The term “graffiti” used to refer to any type of inscription or carving. But over the years it has narrowed down to general vandalism. Using this term we find that it (graffiti) has existed for millennia!
The earliest known case of graffiti is in the ancient Greek city of Ephesus (now Turkey). It is a simple drawing of a hand (oddly shaped like a heart) and a foot with numbers within it. Anthropologists and historians tend to agree that it is an ad for prostitution. The hand stating the “good time” and cost, while the foot shows how far away it is located.
Another example of ancient graffiti comes from Rome around the end of the 2nd century. It is carved into a plaster wall with both a caricature and text.
Pictured is a man raising one hand up to a donkey being crucified. The text itself reads: Αλεξαμενος ϲεβετε θεον. A rough translation that has been generally accepted is: “Alexamenos worships [his] God”. Therefore it is assumed by most that this is one of the earliest known references to Christ’s crucifixion.
In a room nearby, another sentence was found to be written: Alexamenos fidelis. This is taken to mean “Alexamenos is faithful” and is seen as a retort to the previous vandalism.
While the Greeks and Romans are the most prevalent in terms of ancient graffiti, there have been other cases of such ancient vandalism in other regions of the world. One such location is the graffiti found at the Mayan site of Tikal.
The graffiti found here ranges from the quite crude to the extremely detailed, but all of them are done pictographically (because the Mayans did not have character driven language).
Although the Greeks and Romans most typically used graffiti to poke fun of others or write dirty jokes, Mayans did nothing of the sort. The Mayan vandalism deals with day-to-day experiences and mythos. Above you can see a man’s heart being taken in a sacrifice ceremony.
Famous (classical) Graffiti Artists
While the majority of old and ancient graffiti seems to be created by unknown people of the general public, occasionally graffiti has been made by more well known individuals. A good example is the Domus Aurea; a villa built shortly after the Great Fire of Rome.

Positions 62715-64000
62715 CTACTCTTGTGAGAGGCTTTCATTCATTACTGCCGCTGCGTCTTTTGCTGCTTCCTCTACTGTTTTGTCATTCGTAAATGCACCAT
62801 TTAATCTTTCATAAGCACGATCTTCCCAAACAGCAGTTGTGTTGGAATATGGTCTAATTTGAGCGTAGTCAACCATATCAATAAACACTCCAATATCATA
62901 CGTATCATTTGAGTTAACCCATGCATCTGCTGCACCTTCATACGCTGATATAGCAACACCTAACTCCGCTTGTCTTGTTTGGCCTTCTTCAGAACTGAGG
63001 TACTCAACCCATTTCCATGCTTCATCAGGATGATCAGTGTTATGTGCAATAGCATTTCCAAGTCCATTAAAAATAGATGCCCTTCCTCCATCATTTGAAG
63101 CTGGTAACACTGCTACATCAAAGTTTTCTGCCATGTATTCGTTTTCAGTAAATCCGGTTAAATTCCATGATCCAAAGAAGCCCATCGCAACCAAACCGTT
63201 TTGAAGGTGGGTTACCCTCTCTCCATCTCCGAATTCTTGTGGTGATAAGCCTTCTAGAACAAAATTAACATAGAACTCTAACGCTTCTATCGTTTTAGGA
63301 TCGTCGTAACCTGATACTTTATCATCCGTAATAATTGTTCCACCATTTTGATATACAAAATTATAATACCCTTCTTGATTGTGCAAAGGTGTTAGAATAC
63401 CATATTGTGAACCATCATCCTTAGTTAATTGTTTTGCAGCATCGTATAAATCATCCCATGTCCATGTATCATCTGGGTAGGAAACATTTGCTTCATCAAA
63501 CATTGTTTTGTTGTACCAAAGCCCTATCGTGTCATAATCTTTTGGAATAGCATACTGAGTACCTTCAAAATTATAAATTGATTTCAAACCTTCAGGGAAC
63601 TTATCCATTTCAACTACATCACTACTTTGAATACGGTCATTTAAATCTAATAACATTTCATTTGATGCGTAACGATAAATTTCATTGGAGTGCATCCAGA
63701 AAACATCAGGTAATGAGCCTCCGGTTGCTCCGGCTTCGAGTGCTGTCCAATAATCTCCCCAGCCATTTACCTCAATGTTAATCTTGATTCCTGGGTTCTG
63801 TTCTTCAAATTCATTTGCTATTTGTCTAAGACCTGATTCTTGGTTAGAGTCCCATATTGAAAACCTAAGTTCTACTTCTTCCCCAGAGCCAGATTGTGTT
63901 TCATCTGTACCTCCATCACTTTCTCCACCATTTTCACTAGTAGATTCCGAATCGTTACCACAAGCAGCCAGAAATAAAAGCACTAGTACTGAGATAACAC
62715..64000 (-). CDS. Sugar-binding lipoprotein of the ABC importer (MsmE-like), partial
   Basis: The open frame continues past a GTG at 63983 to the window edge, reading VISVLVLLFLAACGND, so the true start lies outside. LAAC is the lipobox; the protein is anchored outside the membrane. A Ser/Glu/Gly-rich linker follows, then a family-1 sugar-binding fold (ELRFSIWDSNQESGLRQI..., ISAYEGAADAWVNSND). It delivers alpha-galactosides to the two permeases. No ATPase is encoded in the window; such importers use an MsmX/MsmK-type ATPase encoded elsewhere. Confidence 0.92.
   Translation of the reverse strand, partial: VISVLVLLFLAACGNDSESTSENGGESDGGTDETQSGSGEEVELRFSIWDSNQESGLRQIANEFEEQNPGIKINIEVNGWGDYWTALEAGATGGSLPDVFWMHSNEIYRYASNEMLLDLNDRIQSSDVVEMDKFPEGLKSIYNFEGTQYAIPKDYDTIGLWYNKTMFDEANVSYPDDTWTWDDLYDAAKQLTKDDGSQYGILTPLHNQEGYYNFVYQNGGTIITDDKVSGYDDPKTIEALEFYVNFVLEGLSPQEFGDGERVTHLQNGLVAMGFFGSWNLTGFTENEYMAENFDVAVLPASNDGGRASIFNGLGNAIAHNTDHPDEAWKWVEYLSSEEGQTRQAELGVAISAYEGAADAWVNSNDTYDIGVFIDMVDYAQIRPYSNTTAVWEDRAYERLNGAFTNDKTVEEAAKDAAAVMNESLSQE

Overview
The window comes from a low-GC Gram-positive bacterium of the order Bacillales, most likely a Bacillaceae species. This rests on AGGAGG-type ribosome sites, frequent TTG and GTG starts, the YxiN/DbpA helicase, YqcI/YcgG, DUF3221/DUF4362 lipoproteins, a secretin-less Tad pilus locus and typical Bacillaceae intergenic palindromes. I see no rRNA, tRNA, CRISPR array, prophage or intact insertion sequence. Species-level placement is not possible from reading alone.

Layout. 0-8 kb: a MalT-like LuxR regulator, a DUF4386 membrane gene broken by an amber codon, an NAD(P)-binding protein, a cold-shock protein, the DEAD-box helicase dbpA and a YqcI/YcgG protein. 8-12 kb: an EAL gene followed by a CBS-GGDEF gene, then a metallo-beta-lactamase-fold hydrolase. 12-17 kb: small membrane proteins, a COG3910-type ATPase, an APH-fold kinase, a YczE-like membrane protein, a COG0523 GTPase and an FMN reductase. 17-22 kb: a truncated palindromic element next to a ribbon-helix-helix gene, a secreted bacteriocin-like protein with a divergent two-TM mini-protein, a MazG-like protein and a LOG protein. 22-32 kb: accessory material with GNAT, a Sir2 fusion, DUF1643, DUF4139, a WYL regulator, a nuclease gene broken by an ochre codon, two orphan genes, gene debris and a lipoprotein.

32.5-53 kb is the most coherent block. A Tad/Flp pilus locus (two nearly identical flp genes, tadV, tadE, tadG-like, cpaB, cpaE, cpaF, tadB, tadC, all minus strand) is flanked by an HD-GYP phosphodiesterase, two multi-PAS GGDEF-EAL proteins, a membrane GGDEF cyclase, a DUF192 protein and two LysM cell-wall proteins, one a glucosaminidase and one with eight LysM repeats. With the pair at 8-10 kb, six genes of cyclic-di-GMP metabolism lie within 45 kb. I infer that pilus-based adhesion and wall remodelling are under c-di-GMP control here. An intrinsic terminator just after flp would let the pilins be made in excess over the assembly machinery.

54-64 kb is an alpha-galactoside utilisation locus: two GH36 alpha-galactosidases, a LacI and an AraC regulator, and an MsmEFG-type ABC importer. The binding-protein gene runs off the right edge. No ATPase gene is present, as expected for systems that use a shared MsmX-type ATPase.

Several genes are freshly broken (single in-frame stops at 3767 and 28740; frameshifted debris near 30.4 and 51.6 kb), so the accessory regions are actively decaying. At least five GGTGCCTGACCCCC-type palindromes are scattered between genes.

While the villa was buried under the earth after Nero’s death a young man fell through a hole in the hillside at the end of the 15th century. The Domus Aurea had been discovered once again, but this time for study.
It was the era of the renaissance and everyone found the decorations and paintings within to be fascinating and invigorating. Many artists traveled large distances just to visit the underground beauty. Among them: Pinturicchio, Michaelangelo and Raphael. Each of them (among others) have signed their names within the tunnels showing that they had been there to study! Later in history both Marquis de Sade and Casanova added their names as well.
Graffiti seems to have changed a lot in the past hundred years, but how did it come to where it is today? The answer lies in war.
Throughout history’s wars, soldiers have scrawled their names/slogans on foreign walls. From French soldiers in Egypt (1790s) to the “Kilroy was Here” slogan of World War II, it seems to have been a large part of our history. And this is where it all comes together. At the beginning of humanity, people drew on cave walls. With the influences of slogans and country names on foreign soil, it is believed that it inspired and brought forth the graffiti of today. Modern graffiti tends to lean towards gang names claiming land (reminiscent of armies) or “street art” (reminding us of cave drawings and Mayan graffiti).
Looking into the past we can see that, whether we like it or don’t like it, graffiti is here to stay.